17 June 2019
This book traces developments in how one of the fundamental military formations, the division, was changed at the beginning of the First World War to cope with the demands of industrial war; follows its development through the remainder of the "short" C20 (i.e. to the fall of the Soviet Union) and then describes what the author sees as a profound change in how divisions operate at the end of the C20 and the beginning of C21. Inextricably linked to this is the author's description of how those divisions were commanded and how that has changed in the same period - so inextricably that I could have written this paragraph the other way around (divisions in the context of command) and it would have worked equally well as a description.
The author's big idea - not original, since it has appeared as the author acknowledges in fragmentary form in the recent memoirs of some recent commanders, but here worked into a logical and coherent theoretical whole - is that command has become diffused and delegated in new ways which are fundamentally different from the previous theoretical ideal of the 'heroic' leadership of one individual general commanding a division. The author deals very knowledgeably with the modifications that need to be made to both sides of this statement, but still believes the distinction to be real.
The description of the changes and the vignettes of different styles of command at various historical points are informative and convincing, although the author notes (with regret) that the evidence is vastly from "Western" armies (USA, UK, France, Germany). It is interesting that the author does not appear to consider Israel as "Western" in this regard. Commanders as different as Monash, Rommel, Rupert Smith and James Matthis are all considered. The author is very careful to include examples from counter-insurgency warfare (here, Malaya, Algeria, Vietnam and Afghanistan) as well as more conventional warfare.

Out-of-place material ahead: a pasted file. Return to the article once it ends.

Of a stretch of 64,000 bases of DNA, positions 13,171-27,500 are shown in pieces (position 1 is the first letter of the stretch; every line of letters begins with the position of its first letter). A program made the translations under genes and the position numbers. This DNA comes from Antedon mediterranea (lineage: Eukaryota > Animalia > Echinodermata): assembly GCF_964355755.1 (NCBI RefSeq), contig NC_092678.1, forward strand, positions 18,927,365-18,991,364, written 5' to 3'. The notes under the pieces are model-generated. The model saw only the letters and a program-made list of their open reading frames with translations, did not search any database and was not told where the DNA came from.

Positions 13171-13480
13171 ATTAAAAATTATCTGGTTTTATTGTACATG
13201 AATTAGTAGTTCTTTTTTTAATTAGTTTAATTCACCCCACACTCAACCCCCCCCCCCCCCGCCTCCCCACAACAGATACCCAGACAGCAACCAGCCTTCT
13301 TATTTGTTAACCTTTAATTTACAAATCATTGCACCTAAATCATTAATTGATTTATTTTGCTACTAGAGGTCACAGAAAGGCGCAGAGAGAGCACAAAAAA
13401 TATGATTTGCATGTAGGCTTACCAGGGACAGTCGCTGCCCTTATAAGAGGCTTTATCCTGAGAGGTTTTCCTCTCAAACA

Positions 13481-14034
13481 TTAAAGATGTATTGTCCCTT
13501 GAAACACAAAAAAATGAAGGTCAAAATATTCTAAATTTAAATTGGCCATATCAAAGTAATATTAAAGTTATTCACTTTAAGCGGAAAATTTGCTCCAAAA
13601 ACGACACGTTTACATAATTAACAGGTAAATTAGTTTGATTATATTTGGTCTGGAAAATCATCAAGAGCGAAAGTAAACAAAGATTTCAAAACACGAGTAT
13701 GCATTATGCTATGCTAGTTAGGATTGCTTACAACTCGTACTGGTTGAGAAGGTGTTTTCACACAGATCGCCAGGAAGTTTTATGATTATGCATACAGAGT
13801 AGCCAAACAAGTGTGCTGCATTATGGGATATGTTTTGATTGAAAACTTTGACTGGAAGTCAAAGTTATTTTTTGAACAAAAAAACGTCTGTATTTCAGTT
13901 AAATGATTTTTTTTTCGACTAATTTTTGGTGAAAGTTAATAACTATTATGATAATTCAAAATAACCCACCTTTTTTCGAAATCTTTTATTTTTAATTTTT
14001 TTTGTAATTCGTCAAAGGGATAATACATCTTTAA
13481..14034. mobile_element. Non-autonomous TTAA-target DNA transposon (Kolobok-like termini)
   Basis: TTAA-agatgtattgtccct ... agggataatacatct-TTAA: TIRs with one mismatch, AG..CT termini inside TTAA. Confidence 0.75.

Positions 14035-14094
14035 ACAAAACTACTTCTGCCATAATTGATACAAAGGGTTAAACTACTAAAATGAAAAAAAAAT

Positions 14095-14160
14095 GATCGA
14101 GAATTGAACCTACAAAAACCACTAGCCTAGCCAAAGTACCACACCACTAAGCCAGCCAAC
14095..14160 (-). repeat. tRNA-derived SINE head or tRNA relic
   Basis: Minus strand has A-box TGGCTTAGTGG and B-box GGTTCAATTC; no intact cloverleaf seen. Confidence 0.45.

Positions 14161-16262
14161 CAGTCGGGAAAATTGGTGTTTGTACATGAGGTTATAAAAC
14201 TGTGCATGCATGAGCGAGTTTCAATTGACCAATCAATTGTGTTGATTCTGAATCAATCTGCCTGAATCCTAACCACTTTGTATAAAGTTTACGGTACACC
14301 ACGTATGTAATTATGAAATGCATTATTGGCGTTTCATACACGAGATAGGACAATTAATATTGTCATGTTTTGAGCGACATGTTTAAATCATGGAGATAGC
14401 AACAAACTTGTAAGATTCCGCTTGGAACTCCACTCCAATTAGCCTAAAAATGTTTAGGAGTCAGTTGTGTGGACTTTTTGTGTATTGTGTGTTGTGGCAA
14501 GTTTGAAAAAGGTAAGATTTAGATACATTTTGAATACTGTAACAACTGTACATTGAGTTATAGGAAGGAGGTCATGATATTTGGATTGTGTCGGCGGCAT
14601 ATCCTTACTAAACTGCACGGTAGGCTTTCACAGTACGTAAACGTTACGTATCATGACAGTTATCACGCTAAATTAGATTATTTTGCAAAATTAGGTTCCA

The author goes into quite a lot of detail about how and why he believes that command has become more diffused. There are interesting examinations of empowered deputy/assistant divisional commanders, the use of decision points as a staff tool for guiding, and in some cases pre-empting, the decisions of the commander, and the changes in scope, time and space which eliminate the possibility of WW2, 'heroic', on-the-spot command. The author links some of the changes into his thesis in his previous book, Combat Soldier, that motivation has become more professional and requires less demonstrative leadership - although this is heavily caveated.
Interestingly, and admirably, the author includes many of the powerful objections made against this type of command and divisional structure, for example those made by Jim Storr in The Human Face of War, in particular that such diffused staff-led decision making is slow and clumsy and is too dependent on being able to predict inherently unpredictable situations. The author actually refuses to come to a conclusion as to which would be more effective, but points out that as a matter of fact, all the armies covered appear to be heading in a very similar direction. He seems broadly impressed with the apparently increased levels of professionalization, although noting that overall the campaigns seem to have gone badly. I don't think he resolved that tension in the book.
For a primarily sociological book, it is a relatively easy read. It is very interesting (and perhaps unintentionally hilarious) seeing headquarters' update briefs through the eyes of a sociologist!! There is the odd very unusual word, and in the Kindle Edition at least, there are a fair few typographical and (I guess) auto-correct errors. The survey of the literature on the subject is excellent and for the serious student of these issues, worth a glance at the book for this alone.
Despite its many qualities, I wasn't wholly convinced by the author's thesis. I think that if there is something missing, it is that different functions of command, and thus appropriate styles of command, have been moved to different levels over the period. Given reduced numbers, it is not inherently surprising that some functions which were delivered at corps, army or even army group level are now conducted at divisional level. The author does mention this, but I didn't think he worked it through in enough detail to see if that alone could explain much of the apparent change. I had quite a few other quibbles but for me, that didn't so much detract from the book as draw me into the argument.
In all, highly recommended for those interested in senior tactical and operational command from World War One to the present day. It might be too detailed and specialized for the very casual reader, but serious students, professionals and interested enthusiasts and amateurs will find it very helpful.